We have been preparing for this day during the past forty days of Lent. We are never prepared enough for the important days of our lives, for the important events. These past few days of the Holy Triduum we have watched and listened to and about Jesus Who prepared well for these events.
We too have intensified our experience of His love for us and the whole world. He poured Himself out, emptied Himself by being obedient to Who He was. By this emptying, we are allowed a fullness of life. We pray at the empty tomb for the graces of excitement and joy which the early-risers enjoyed, beginning with Jesus, the first Riser and the three holy finders. We pray to be open to the mysteries of life which any explanations fail to fill. We pray as well to be freed from the easy addiction to head-filling answers and rational remedies. We pray simply for the grace of believing in the person of Jesus, risen and alive today.
There is a sign in a local restaurant which reads, “When God made time, He made plenty of it.” In the First Reading for this great celebration, Peter is preaching a review of the life and times of Jesus from Nazareth. He sums up Jesus’ life by saying that He went around doing “good”. Jesus lived in time, plenty of it and did the things and was the person Whom God called from eternity to embrace and bless all time.
Peter knows he is a witness to extend the person and message into all time.
We might think that Jesus, with His resurrection, was allowed “over-time”, but rather, His resurrection continues through the preaching and witnessing of those who believe. Over time Jesus has continued living in the lives of those who can stand in the face of mysteries, not only those of the life of Jesus, but mysteries of our own human days.
The Gospel for this Easter Sunday has no Jesus. Where is the joy in that? There is confusion, wondering, running back and forth in fear and doubt. There is running all right. Mary Magdala went to the tomb while it was still dark; darkness is a symbol for the opposite of Jesus as Light. She thinks up a good reason for the stone’s being rolled away, somebody, “they” has removed Jesus. She runs off to inform Peter and presumably John, the disciple whom Jesus loved. John the Quicker runs ahead of Peter the Slower and arrived back at the tomb and looked in, but did not enter. Peter enters, sees the evidence neatly laid out and believes for they did not yet understand.
Peter took his time it seems. He arrived last and was first to experience the joy of the empty. Evidence enough was there for belief, but no guide book or video replay was provided. These first believers spent the rest of their time raising the hearts and minds of their hearers and readers. There has been plenty of time since then to have the excitement pass on and the joy become trite. This holy season which begins today is our time to allow the mystery of the Resurrection to befuddle our minds, but rejoice our souls. We might be the late-comers, but there is still time and plenty of it.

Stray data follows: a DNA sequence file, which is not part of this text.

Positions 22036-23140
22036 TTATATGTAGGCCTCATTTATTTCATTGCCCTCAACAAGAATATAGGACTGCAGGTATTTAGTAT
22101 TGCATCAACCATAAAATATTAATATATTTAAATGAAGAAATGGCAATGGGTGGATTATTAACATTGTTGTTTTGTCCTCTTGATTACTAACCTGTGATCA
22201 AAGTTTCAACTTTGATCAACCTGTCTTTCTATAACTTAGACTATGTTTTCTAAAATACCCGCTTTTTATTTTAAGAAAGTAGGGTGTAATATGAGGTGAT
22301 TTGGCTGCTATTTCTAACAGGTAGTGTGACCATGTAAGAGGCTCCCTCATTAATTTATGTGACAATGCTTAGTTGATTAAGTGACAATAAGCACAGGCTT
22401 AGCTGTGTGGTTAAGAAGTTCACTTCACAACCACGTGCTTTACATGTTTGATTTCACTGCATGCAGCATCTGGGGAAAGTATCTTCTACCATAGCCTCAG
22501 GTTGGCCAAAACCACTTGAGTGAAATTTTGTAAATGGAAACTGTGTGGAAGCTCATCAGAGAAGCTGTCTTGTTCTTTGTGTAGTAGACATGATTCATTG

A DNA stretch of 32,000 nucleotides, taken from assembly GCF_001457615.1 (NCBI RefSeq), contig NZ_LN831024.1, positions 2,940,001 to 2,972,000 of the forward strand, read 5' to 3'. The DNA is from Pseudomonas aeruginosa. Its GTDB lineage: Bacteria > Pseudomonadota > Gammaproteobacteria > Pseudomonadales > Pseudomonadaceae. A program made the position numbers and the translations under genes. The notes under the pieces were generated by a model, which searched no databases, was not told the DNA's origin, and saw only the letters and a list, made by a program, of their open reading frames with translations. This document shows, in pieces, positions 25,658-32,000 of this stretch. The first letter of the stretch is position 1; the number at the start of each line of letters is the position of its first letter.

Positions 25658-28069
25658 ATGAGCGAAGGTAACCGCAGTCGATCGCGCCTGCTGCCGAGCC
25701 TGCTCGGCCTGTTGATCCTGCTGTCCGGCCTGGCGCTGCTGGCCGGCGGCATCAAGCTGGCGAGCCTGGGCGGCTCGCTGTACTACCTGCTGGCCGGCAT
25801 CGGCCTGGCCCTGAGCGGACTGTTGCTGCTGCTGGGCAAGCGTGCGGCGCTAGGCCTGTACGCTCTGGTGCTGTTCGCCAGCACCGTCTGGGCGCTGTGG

The joy of Easter is liturgical of course, with the return of bells, bright colors, lively music and the Alleluias. The joy of Easter is also a spiritual or interior settling. Jesus came out of His tomb to continue the life-giving mission for which He was sent. St. Ignatius, in the Spiritual Exercises, pictures Jesus visiting His mother first. This is not in the Gospels of course. Mary stood believing while grieving at the foot of the cross and after. The Gospels picture Jesus as appearing to those who most were in need of their untombing. The scattered were His mission and true passion.
Tombs can be comfortable if we stay in them long enough. When coming out into the light after being in the dark for a while the bright light can make our eyes blink and want to stay shut. The spiritual joy of Easter is the celebration of the new life that continues to call humanity out of its eye-closed darkness and into the light which does take some getting use to.
The tombs of comfort can be regret, guilt, past-hurts, protective-privacy, inferiority, especially spiritual, and arrogant-intellectuality. The walls of these tombs are time-thick and the roof is callused-concrete. The comfort results from not having to face the eye-opening light of the risen Son Who takes His time compassionately, but insistently. Jesus’ resurrection brought joy to the scattered of the “quicker” or early Church. His resurrection brings joy to the “slower” or “later” Church by bringing us out of our tombs whatever they may be. When God made Grace, God made plenty of it.
“This is the day the Lord has made; let us rejoice and be glad.” Ps. 118
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